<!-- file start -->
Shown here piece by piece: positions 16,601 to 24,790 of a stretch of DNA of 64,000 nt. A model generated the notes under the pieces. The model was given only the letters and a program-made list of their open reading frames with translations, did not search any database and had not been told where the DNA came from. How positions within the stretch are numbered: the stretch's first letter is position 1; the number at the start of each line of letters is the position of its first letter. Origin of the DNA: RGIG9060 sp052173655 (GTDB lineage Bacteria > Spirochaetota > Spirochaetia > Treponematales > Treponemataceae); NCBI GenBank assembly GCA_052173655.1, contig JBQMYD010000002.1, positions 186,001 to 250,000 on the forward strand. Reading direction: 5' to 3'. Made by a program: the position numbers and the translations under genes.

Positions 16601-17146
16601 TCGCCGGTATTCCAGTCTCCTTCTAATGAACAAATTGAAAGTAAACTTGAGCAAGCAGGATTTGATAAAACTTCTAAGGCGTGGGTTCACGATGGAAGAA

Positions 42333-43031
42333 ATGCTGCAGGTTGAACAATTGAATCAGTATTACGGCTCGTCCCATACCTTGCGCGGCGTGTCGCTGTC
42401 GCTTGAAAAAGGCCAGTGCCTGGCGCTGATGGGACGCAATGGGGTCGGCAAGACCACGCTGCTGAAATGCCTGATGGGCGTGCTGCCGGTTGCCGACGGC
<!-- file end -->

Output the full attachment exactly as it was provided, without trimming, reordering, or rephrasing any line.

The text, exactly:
Shown here piece by piece: positions 16,601 to 24,790 of a stretch of DNA of 64,000 nt. A model generated the notes under the pieces. The model was given only the letters and a program-made list of their open reading frames with translations, did not search any database and had not been told where the DNA came from. How positions within the stretch are numbered: the stretch's first letter is position 1; the number at the start of each line of letters is the position of its first letter. Origin of the DNA: RGIG9060 sp052173655 (GTDB lineage Bacteria > Spirochaetota > Spirochaetia > Treponematales > Treponemataceae); NCBI GenBank assembly GCA_052173655.1, contig JBQMYD010000002.1, positions 186,001 to 250,000 on the forward strand. Reading direction: 5' to 3'. Made by a program: the position numbers and the translations under genes.

Positions 16601-17146
16601 TCGCCGGTATTCCAGTCTCCTTCTAATGAACAAATTGAAAGTAAACTTGAGCAAGCAGGATTTGATAAAACTTCTAAGGCGTGGGTTCACGATGGAAGAA

Positions 42333-43031
42333 ATGCTGCAGGTTGAACAATTGAATCAGTATTACGGCTCGTCCCATACCTTGCGCGGCGTGTCGCTGTC
42401 GCTTGAAAAAGGCCAGTGCCTGGCGCTGATGGGACGCAATGGGGTCGGCAAGACCACGCTGCTGAAATGCCTGATGGGCGTGCTGCCGGTTGCCGACGGC